In January 2015 there will be a follow-up report on the effects of REACH on innovation, and it is expected that there will be Commission proposals for new data requirements concerning substances whose annual manufactured volumes fall between 1 and 10 tonnes (1,000 and 10,000 kilograms) and also possibly concerning polymers as well.


Dennis Devlin of ExxonMobil Corporation, the session moderator, opened the discussion session by asking Cleland-Hamnett whether the EPA and the nongovernmental organization community are making adequate use of the 10,000 technical dossiers on the European Commission's website. “I was involved with several of those dossiers, and I know they tend to be fairly extensive,” he said. “I am hoping that information is being used beyond Europe as extensively as it can be.”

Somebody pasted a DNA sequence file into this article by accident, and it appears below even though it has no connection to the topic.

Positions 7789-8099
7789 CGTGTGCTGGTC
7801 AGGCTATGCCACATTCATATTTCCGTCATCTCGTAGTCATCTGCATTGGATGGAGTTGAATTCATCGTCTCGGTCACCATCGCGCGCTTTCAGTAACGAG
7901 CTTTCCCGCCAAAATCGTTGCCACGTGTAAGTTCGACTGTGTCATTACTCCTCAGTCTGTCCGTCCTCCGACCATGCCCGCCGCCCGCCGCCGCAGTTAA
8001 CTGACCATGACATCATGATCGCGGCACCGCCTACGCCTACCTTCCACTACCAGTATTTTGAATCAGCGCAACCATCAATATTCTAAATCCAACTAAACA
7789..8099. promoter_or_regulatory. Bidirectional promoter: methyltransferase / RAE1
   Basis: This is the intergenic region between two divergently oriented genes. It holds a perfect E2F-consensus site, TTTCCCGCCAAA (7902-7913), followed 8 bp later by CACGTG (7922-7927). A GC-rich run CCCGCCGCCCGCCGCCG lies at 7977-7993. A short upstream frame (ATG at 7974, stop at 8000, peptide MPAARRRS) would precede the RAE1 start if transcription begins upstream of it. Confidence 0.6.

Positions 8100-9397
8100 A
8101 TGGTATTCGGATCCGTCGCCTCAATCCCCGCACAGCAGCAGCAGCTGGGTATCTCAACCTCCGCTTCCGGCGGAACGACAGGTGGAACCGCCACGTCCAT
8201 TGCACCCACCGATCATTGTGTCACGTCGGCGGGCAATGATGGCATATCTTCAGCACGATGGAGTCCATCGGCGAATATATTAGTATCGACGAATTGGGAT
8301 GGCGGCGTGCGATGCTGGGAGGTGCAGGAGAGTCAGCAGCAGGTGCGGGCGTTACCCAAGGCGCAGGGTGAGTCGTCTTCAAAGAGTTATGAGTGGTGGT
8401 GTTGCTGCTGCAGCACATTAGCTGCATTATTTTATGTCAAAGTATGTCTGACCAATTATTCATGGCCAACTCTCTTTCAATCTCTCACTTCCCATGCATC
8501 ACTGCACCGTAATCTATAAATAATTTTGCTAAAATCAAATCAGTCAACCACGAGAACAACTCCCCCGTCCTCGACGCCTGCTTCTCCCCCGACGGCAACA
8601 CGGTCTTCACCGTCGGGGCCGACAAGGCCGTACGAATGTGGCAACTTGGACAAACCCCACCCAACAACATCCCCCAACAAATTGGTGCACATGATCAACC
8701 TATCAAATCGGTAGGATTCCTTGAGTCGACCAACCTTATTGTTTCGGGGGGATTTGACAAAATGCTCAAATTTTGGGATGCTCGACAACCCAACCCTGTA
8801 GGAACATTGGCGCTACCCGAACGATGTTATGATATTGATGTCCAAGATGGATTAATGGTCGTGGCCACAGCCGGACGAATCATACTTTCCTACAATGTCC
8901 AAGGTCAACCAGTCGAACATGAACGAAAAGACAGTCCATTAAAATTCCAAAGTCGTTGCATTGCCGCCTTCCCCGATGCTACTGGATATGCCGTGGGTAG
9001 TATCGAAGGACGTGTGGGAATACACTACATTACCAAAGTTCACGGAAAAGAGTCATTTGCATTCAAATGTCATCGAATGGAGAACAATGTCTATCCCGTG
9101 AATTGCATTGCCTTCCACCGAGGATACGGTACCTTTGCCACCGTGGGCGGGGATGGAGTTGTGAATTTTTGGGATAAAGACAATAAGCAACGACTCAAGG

Cleland-Hamnett answered, “We are making use of that information as much as we can. We look at it in terms of our prioritization process, and we have looked at it in terms of our risk assessment process.” However, she said, one problem with the dossiers it that they don't provide access to the underlying studies. “When we are at the point of doing a risk assessment for a chemical, we can't really do that without having access to the underlying study and being able to look at those ourselves and then make it available to those who are peer reviewing and then looking at our risk assessments. I say that is the major limitation for us in terms of that data.”